Announcing its decision to partially lift the ban five years later, the agency said “the 12-month deferral window is supported by the best available scientific evidence, at this point in time, relevant to the US population".
Since then, the evidence has moved on again.
In July 2017, the UK government announced it would lower the deferral period to three months, based on the recommendations of the country’s Advisory Committee on the Safety of Blood, Tissues and Organs (SaBTO), which concluded that new testing systems were sufficiently quick and accurate.
Later that year, a team of Australian researchers concluded in a report published by scientific journal Transfusion that a 12-month deferral “exceeds what is required to maintain blood safety”.
“[W]ith current testing technologies the window period during which infection may be present but not detected is now less than 1 week,” the authors wrote. “While there is a moral imperative to maintain blood safety, there is also a moral imperative to ensure that differential treatment of population groups with regard to donation eligibility is scientifically justified.”
In place of the year-long abstinence period, the authors recommended reducing the timeframe to three months, noting that such a move “will not increase health risks to recipients and may have the social benefit of increasing inclusiveness”.
‘Not a human right’
Scientific progress has also informed France’s decision to ease blood donation rules.
Studies carried out by Santé publique France (SpF), the French public health authority, have shown that the decision to lift the ban on gay donors in 2016 did not increase the risk of HIV infection. They also revealed that the vast majority of donors complied with the rules.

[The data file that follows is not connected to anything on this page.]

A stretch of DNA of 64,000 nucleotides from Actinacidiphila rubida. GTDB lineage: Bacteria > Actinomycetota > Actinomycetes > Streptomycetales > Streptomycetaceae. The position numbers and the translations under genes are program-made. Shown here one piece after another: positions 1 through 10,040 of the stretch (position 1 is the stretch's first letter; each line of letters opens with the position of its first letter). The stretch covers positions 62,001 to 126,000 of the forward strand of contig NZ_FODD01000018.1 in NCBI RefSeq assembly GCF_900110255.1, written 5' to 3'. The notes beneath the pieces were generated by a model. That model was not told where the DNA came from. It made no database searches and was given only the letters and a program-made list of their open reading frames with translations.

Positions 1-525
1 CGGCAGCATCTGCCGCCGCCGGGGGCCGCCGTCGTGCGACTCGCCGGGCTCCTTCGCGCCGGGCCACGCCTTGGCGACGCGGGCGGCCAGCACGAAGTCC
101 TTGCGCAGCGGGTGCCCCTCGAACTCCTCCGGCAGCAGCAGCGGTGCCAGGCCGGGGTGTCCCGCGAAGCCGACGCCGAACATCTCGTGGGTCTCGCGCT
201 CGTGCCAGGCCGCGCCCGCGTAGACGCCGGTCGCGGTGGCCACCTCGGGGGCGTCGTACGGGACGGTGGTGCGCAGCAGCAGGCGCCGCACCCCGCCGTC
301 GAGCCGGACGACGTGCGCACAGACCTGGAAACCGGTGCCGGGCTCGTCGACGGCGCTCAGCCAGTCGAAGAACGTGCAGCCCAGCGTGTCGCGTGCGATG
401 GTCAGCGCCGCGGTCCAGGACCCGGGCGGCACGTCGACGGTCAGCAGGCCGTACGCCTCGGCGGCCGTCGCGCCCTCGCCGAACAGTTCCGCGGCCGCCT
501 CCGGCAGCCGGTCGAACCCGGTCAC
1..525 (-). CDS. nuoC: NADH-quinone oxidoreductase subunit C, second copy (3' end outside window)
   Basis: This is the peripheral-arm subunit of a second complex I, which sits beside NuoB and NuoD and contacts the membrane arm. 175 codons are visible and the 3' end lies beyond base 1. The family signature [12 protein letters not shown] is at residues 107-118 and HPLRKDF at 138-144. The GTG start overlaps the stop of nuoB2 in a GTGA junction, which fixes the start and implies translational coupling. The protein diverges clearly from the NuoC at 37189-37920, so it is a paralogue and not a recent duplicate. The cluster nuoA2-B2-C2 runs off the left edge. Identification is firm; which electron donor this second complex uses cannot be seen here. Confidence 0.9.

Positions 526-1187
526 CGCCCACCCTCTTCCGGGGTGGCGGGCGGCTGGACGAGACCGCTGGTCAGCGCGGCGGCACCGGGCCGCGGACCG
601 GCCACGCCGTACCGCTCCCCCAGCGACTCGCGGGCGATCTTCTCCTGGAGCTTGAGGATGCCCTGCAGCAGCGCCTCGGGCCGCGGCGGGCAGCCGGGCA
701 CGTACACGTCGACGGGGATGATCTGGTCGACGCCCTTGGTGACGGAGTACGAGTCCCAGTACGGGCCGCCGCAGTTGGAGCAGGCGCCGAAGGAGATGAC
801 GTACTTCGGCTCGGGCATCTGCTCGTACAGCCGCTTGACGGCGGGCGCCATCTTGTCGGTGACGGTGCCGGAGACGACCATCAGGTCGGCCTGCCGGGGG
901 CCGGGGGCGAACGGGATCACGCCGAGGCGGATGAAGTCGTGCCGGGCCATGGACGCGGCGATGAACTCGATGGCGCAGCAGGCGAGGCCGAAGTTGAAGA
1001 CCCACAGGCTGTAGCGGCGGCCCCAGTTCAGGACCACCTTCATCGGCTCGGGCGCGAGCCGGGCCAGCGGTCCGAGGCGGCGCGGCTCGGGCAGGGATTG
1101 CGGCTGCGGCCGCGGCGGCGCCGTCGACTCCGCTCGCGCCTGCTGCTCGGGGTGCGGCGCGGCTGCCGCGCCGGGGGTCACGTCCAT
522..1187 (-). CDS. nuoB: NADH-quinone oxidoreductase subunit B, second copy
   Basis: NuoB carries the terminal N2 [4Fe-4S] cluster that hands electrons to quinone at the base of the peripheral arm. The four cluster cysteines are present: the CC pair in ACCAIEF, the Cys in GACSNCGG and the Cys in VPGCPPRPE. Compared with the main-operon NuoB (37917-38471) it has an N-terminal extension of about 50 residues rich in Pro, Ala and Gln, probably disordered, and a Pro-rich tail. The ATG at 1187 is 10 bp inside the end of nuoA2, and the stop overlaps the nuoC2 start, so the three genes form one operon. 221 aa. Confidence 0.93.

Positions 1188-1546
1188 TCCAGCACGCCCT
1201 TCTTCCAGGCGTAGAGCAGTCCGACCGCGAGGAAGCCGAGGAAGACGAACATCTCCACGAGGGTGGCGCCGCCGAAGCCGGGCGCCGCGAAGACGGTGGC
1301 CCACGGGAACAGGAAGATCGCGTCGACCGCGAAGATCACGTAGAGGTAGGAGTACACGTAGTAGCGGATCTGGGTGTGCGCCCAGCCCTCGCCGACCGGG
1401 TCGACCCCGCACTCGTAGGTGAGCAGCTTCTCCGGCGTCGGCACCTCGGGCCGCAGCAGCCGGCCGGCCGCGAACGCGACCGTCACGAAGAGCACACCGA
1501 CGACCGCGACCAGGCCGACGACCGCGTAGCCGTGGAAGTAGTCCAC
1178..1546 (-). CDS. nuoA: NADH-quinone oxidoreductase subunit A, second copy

However, the health ministry resisted calls to give homosexuals and heterosexuals equal treatment when it comes to blood donations.
“Being able to donate blood is not a right, it’s a civic gesture that is subject to safety rules,” France’s health ministry told AFP news agency on Wednesday, noting that heterosexual men who have had more than one partner over the last four months are also barred from giving blood.
Late last year, lawmakers in the French National Assembly also rejected a bill that would have placed equal conditions on heterosexual and homosexual men. One of the bill’s sponsors, centrist lawmaker Jean-Luc Lagleize, had called for “the criteria of exclusion [from blood donations] to be high-risk behaviour – and not a person’s sexual orientation”.
Even with a shorter “deferral” period, restrictions on gay blood donors continue to reflect discriminatory attitudes toward gay and bisexual men, writes Jennifer Power, a research fellow at La Trobe University’s Australian Research Centre in Sex, Health and Society.
“A gay man who has been having safe sex, including within a monogamous relationship, is not necessarily at higher risk of acquiring HIV than a woman who has had multiple sexual partners and possibly unsafe sex,” says Power.
“Yet a heterosexual woman is not banned from blood donation because she has had sex. Instead, heterosexual women are trusted to make their own assessment and accurate disclosure of their likely HIV risk. Gay and bisexual men are not.”